Private equity firms are using capital generated from the sale of stakes in themselves to capitalise on market dislocation arising from the coronavirus crisis, the head of Dyal Capital Partners has said.
See all of Private Equity International’s coverage of covid-19 and its impact.
The Neuberger Berman unit has received enquiries from managers looking to seed sidecar vehicles targeting distressed loans, Michael Rees, managing director at the firm, told Private Equity International.
He noted that a number of its existing GPs have used their balance sheets to seed opportunistic funds or warehouse opportunistic investments.
“PE firms want a balance sheet to launch opportunistic funds, so the number of inbound calls we’ve seen is quite noticeable, both for equity and for long-term debt financing at the firm level,” Rees said.
“[Some existing partners are] using balance sheet capital to pivot from, for instance, buying a software asset for 20x to buying distressed debt in good software companies with senior loans trading at 75 cents on the dollar. The more nimble [firms] are acquiring some of this unbelievably dislocated paper at very attractive prices.”
Coronavirus is expected to drive a wealth of distressed debt opportunities. Interest in the strategy has been growing for some time as managers geared up for an expected downturn, with closed-end distressed debt funds raising $52.95 billion last year, the third-largest such fundraising since 2008, according to data from sister title Private Debt Investor.
Dyal collected $9 billion for its fourth GP stakes fund last year, of which more than 80 percent has already been deployed. Rees declined to comment on fundraising, but the firm is also understood to have more than $1 billion of capacity in an open-ended credit vehicle.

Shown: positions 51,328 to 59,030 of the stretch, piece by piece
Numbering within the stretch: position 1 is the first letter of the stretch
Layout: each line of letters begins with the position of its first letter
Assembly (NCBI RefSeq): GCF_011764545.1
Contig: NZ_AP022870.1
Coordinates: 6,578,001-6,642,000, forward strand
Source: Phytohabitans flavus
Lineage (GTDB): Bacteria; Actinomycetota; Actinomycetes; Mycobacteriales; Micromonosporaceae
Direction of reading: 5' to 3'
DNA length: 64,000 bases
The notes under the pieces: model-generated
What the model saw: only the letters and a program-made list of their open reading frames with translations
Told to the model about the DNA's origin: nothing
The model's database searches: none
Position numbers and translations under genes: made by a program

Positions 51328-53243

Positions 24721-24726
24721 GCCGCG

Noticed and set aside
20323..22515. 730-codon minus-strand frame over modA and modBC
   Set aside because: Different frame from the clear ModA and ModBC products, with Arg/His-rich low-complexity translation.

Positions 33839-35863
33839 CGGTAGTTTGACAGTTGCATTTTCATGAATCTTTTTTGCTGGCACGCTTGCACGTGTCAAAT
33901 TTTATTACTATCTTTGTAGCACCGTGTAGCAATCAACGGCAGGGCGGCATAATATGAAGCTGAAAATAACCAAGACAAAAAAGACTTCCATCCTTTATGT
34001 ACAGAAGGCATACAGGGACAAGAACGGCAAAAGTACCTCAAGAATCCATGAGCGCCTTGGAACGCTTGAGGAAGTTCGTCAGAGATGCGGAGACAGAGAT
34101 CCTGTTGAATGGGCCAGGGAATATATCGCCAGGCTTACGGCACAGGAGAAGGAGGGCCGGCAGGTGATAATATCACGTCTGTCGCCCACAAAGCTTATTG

Closing on new investments might be harder than usual given the uncertainty around portfolio company valuations, Rees noted. Dyal may look to price the pandemic into its valuations or share some of the risk with the seller by utilising earnout-type structures.
“It will be very hard to complete investments over the next quarter or two, unless you have a very anxious seller, because there’s a valuation disconnect,” said Chas Burkhart, founder of GP stakes pioneer Rosemont Investment Group, noting that its exits are also on pause.
Rosemont is deploying a more than $200 million permanent capital vehicle, having pivoted from a traditional fund structure in 2018. The Pennsylvania-based firm’s existing portfolio is weighted towards wealth management or advisory businesses and institutional product firms.
“The institutional managers have a pretty significant correlation with the public markets and will likely have limited cashflow in the near-term, but our wealth management [and] advisory businesses are being impacted very little because they have substantial fixed fees and lower equity beta,” Burkhart said.
“If the public markets were down 35 percent for the year, we might expect around a 15 percent decline in their valuations [or] NAV.”